The Making of Metropolis: Special Effects by Gunther Rittau

Metropolis (1927)In this 1927 article written by cinematographer Gunther Rittau, he discusses the many groundbreaking special effects that were devised for the film.  Metropolis took an astounding 310 days to shoot in 1926, requiring the services of hundreds of technicians, and Gunther Rittau shared the camerawork with Karl Freund, who like Lang came to Hollywood where he photographed many memorable movies, including  Dracula and Murders in the Rue Mougue.

SPECIAL EFFECT IN THE FILM METROPOLIS

By Gunther Rittau

The shots which use the Eugen Schǘfftan process make up a special chapter in the area of special effects. Had all the colossal constructions needed for Metropolis been built on the intended scale, the costs would have been astronomical and most of all, precious time would have been lost. The Schufftan process offered the only possibility for a practical solution and this was used a great deal. With the help of partially finished constructions and miniature Shufftan models, not only were parts of the overwhelming street scenes shot, but the atmospheric cathedral scenes as well. With Schufftan shots, the visual trademark is dictated entirely by how the camera is adjusted, and how lighting is used for model constructions. Unusually difficult were the visionary shots of the Moloch-machine, also produced with the help of the Schufftan process. Other shots occurring with the course of movement, for which the Schufftan process was not applied, were completed using model constructions. These included the shots of the traffic-congested main thoroughfare, the explosion in the heart machine room, and the blanket of dust.

Whether shooting model constructions or building models; whether lighting a scene or setting adjustments for equipment, the utmost precision was necessary. To illustrate the difficultly involved in making such shots: it took nearly 8 days to make 40 meters of film capturing model-generated scenery, since every frame had to be shot individually, and 40 meters of film contain approximately 2,100 frames. In the actual film, this amounts to 10 seconds of footage (By these figures, it is clear that Metropolis should be projected at 20 frames a second.)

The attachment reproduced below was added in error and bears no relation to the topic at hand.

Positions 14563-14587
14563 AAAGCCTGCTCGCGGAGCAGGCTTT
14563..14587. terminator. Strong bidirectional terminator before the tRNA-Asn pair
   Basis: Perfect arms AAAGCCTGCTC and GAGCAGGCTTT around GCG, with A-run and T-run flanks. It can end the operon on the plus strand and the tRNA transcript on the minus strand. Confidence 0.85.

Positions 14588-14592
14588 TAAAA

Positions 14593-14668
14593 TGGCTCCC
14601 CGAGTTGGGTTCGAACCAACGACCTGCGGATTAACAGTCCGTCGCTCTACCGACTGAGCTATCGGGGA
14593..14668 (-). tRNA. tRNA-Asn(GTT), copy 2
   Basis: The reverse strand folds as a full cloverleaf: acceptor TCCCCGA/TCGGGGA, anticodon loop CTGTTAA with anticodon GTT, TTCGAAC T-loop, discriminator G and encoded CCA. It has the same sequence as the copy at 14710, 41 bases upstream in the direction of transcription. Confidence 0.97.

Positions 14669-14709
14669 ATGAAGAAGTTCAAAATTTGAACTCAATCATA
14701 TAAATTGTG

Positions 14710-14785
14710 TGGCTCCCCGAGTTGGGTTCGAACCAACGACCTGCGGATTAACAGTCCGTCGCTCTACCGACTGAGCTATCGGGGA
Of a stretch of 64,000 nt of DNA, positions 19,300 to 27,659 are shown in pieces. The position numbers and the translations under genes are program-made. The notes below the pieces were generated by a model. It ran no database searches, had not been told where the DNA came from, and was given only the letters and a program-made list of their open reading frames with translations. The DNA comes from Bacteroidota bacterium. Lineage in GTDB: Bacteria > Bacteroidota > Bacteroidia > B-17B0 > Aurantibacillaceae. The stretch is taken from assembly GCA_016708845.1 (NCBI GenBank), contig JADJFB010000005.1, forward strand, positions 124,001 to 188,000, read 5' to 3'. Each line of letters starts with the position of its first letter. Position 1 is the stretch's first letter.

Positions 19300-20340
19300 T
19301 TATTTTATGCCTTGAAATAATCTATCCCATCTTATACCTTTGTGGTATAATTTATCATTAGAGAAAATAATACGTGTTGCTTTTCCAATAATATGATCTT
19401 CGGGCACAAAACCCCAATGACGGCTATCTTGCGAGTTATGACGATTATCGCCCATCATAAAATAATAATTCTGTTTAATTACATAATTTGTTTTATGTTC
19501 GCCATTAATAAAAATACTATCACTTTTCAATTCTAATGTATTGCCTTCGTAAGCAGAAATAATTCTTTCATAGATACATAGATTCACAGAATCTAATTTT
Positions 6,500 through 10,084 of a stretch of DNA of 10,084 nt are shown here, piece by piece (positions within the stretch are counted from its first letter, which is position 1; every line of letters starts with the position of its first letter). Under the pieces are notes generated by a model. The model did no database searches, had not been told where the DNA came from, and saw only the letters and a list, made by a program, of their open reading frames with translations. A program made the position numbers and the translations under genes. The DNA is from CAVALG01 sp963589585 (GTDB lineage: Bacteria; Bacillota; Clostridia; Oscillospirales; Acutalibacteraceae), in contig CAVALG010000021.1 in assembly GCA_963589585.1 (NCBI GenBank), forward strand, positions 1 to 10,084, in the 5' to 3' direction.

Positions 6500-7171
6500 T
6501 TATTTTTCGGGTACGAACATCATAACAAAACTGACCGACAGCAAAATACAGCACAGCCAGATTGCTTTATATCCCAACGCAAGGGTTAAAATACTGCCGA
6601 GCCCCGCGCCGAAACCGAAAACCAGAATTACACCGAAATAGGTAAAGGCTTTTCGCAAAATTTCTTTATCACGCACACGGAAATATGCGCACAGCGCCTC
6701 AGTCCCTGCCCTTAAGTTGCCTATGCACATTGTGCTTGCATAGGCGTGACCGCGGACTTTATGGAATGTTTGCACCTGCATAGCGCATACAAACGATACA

By far, the cameraman’s most interesting job was designing the light effects for the scene in which the android is brought to life in the laboratory of the inventor,  Rotwang.  In the film this occurs during a transfer of electric currents that pass between the android and Maria’s human form. Electric currents of this kind usually remain invisible. Here, however, to emphasize this fantastic-secretive process, they had to be visible to the eye. Making this shot work called for weeks of preparatory experiments in the laboratory, and making equally long calculations connected with the shooting. The photographic chemistry was anything but unimportant, and while preparing this shot the strangest of technical aids were used.

An in-depth description of the process would too time consuming here, as well as counter productive. It should only be kept in mind that concealing iridescence, soft soap, vignettes, and complicated technical constructions of one’s own design played a decisive role. For days on end, workers had to be versed in operating equipment that demanded accuracy based on dealing with fractions of seconds. Individual filmstrips were exposed as often as 30 times and people with knowledge of photography know exactly what this means. With works of this nature, everything depends on meticulous calculations, highly precise working methods and equipment and most of all, on the nerves and patience of the cameraman. I can safely assume that shots like these were never shown before.

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About the Author

Lawrence French

LAWRENCE FRENCH celebrated his 20th anniversary as a contributor to Cinefantastique Magazine with his cover story on the making of THE RETURN OF THE KING. As Cinefantastique’s longtime San Francisco correspondent, he has written numerous stories about Pixar and Lucasfilm, and interviewed such genre stalwarts as Vincent Price, Tim Burton, Ray Harryhausen, John Lasseter, Phil Tippett and Ray Bradbury. He is also the editor of the highly regarded website on Orson Welles, Wellesnet.com. His book as editor of Richard Matheson’s Edgar Allan Poe scripts for THE HOUSE OF USHER and THE PIT AND THE PENDULUM was published by Gauntlet Press in 2007, with a second volume on TALES OF TERROR and THE RAVEN due out in the future. For Cinefantastique Online, he currently writes the regular column Supernal Dreams.

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